To create a diversion in favor of Lieutenant-General John C. Pemberton at Vicksburg, the rebel General Marmaduke, with a cavalry force reported to be seven thousand strong, had marched from Arkansas into South Eastern Missouri, and, in the latter part of April, 1863, was threatening Pilot Knob and Cape Girardeau. The authorities were even alarmed at St. Louis, and all available troops stationed at that point were hastily forwarded to Pilot Knob, to check a further advance of the enemy. At the time in question, the 1st Iowa Cavalry was encamped at Lake Springs, Missouri, seventy-five miles distant from Pilot Knob. On the morning of the 21st of April, Major Caldwell, with a detachment of five hundred men from his regiment, started for the last named place, where, arriving in the afternoon of the 23d, he remained till the 25th instant, awaiting the approach of the enemy. Report now placed Marmaduke at Fredericktown, twenty miles east from Pilot Knob; and, on the 25th, General Vandever with the cavalry marched for that place; but the enemy retired on his approach, and he entered the town without opposition. On the 26th he proceeded in the direction of Cape Girardeau and arrived at Jackson that same evening. But in the meantime it had been learned that the enemy, who had attacked Cape Girardeau, had been repulsed, and were now encamped on the Dallas road, only a few miles distant from Jackson.

The celebrated night-attack was now planned, which, by its skillful execution, completely routed the rebel forces. The chief credit of this affair belongs to the detachment of the 1st Iowa Cavalry under Major Caldwell, the troops selected to make the charge. "At midnight [I quote from the records of the regiment] Lieutenant Hursh, Company F, with a platoon of eight men and two howitzers, approached within thirty yards of the unsuspecting rebels, discharged howitzers and carbines, and then joined the column, which, with sabers drawn, charged upon and routed the entire force, killing many and capturing horses, arms and camp-equipage. Not a man of the regiment was harmed." Major Caldwell returned with his command to Lake Springs on the 14th of May. The detachment had been absent twenty-four days, and had traveled nearly five hundred miles.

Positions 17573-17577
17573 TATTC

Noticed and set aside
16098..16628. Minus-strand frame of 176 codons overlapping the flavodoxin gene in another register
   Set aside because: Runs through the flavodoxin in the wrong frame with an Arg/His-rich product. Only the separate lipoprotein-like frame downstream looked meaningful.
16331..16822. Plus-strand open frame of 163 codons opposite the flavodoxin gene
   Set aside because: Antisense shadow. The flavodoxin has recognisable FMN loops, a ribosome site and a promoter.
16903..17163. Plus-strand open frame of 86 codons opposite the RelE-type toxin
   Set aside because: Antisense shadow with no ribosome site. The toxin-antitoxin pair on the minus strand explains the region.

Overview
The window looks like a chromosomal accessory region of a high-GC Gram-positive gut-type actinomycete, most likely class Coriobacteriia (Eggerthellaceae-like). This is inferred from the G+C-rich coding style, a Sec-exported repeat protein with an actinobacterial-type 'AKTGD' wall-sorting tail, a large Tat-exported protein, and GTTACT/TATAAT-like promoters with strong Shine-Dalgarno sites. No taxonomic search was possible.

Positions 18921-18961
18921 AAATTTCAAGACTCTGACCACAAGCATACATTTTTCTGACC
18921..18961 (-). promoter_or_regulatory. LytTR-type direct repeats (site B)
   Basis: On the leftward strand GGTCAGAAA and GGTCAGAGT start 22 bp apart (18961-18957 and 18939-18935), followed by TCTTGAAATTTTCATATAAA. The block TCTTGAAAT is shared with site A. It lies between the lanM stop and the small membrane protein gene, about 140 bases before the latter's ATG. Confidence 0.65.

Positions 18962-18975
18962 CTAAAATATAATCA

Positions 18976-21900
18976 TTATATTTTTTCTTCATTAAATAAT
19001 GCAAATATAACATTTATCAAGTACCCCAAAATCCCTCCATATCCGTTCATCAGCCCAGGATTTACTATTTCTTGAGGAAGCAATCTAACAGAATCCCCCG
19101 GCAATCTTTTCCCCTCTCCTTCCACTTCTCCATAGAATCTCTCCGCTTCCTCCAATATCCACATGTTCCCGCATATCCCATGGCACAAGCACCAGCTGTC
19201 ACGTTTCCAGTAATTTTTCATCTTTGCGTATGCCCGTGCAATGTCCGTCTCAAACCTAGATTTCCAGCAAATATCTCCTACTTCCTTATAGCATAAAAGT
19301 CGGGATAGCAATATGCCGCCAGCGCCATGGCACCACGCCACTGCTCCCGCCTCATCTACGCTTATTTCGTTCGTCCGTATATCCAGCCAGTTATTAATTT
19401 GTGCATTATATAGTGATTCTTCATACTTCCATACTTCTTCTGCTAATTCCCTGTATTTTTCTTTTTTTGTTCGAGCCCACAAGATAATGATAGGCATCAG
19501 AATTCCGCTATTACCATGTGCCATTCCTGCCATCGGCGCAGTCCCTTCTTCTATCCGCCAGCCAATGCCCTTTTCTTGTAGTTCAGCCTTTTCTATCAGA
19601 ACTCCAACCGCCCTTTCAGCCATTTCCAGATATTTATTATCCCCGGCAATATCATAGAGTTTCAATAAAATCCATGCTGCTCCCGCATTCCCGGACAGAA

Colonel Gower is of medium size, rather slender in person, and weighs about one hundred and sixty pounds. He has light-brown hair, a light complexion, and gray eyes. In dress he is exceedingly neat and tasty. He never looks dirty nor slovenly, no matter what he is doing. When in the service he was celebrated for his cleanly appearance, whether in camp or on the march. The colonel is quiet and rather dignified in his manners with strangers, but not so with his friends. He is fond of fun, but likes to enjoy it in a quiet way.

As a soldier, he was brave and a good disciplinarian. Disability was the cause of his resignation.

SOURCE: Addison A. Stuart, Iowa Colonels and Regiments, p. 547-52